Objectives: Undiagnosed human immunodeficiency virus (HIV) infection is not uncommon among patients who seek care in urban inner-city emergency departments (EDs). The optimal method for providing appropriate HIV counseling, testing, and referral in this setting is unclear. A previous evaluation of an outpatient referral system for HIV testing among patients seen in the ED demonstrated that only 11% returned to be tested; of those tested, 7% were seropositive. The purpose of this study was to evaluate the effect of a financial incentive on the proportion of referred ED patients who completed outpatient HIV counseling and testing.
Methods: This was a quasi-experiment performed at an urban county teaching hospital. ED patients identified using Centers for Disease Control and Prevention guidelines as being at risk for HIV infection were referred for outpatient HIV counseling and testing at our institution within one week. This study was divided into three study periods. During the first and third periods, no financial incentive was offered for completing HIV counseling and testing. During the second period, a 25 dollars incentive was offered for completing HIV counseling and testing.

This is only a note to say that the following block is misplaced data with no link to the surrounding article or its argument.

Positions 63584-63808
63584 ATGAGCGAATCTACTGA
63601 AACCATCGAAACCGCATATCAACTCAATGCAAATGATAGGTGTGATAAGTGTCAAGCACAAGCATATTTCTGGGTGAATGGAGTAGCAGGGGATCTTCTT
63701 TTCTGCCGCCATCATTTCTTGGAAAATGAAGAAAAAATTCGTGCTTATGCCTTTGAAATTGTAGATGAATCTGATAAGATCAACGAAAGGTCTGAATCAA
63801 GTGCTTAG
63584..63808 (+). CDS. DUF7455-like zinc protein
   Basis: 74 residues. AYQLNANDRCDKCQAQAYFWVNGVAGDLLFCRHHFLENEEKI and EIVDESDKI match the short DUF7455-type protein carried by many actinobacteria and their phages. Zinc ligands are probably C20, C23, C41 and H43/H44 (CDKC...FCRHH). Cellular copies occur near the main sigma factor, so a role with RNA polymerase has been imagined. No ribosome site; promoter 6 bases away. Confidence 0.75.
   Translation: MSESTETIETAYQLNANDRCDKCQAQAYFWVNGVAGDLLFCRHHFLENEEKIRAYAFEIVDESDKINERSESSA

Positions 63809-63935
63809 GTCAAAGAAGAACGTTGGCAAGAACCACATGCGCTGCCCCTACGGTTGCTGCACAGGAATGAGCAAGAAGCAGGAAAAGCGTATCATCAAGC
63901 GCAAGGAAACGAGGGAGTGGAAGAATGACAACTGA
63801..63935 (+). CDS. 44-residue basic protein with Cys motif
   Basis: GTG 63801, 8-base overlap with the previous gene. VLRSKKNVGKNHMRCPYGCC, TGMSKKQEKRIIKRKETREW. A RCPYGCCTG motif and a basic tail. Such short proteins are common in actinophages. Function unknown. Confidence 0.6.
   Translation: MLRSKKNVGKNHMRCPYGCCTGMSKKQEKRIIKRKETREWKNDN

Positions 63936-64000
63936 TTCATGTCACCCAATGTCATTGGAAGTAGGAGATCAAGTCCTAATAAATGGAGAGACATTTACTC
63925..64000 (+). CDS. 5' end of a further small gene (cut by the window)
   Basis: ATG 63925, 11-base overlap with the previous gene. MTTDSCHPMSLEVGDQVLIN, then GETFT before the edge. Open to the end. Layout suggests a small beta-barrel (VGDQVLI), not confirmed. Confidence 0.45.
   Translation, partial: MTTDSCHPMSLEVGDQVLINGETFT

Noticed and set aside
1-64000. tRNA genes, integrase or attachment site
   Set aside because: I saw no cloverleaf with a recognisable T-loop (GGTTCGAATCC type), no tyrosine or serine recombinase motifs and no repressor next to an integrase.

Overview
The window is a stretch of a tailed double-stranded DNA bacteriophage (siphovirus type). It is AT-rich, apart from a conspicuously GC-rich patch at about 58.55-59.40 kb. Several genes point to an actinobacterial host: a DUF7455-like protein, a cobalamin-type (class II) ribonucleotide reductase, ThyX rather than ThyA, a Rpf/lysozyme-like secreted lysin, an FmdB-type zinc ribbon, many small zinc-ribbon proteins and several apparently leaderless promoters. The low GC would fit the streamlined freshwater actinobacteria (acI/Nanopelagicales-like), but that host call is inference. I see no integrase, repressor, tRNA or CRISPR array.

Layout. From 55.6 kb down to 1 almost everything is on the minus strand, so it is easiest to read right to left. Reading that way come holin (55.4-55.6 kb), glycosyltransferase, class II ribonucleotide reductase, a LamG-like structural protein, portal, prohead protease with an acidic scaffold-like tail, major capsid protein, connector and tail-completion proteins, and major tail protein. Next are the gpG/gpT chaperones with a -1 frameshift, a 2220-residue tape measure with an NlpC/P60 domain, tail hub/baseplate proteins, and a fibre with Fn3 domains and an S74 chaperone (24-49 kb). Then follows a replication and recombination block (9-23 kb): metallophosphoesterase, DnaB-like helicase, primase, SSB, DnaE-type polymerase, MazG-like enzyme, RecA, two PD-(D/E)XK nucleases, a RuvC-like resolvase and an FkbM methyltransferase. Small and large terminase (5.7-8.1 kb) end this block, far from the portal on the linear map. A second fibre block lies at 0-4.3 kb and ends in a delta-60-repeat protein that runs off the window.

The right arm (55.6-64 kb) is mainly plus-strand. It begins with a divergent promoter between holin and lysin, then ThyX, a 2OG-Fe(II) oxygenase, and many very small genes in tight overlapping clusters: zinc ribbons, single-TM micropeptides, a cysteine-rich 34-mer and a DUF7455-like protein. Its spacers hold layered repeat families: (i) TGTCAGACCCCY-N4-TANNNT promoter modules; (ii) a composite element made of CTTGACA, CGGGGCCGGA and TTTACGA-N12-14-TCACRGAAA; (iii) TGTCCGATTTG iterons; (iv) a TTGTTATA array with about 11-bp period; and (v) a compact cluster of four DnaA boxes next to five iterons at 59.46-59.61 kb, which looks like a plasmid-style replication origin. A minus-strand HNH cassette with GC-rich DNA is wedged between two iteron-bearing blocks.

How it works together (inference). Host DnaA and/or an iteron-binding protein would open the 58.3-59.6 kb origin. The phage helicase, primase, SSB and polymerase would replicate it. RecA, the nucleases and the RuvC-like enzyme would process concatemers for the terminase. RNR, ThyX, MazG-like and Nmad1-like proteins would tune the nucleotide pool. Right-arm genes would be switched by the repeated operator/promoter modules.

Results: During the study, 372 patients were referred for HIV counseling and testing. During the control periods, 20 (8%) of 252 patients completed HIV counseling and testing; during the intervention period, 27 (23%) of 120 patients completed HIV counseling and testing (odds ratio, 3.4; 95% confidence interval = 1.8 to 6.3). Of the 47 patients who completed HIV counseling and testing, none (0%; 95% confidence interval = 0% to 8%) tested positive for HIV infection.
Conclusions: The use of a modest financial incentive increased the proportion of patients who completed HIV counseling and testing after being referred from the ED. It is unclear whether the use of a financial incentive increases the identification of HIV-infected patients unaware of their status or if it is cost-effective.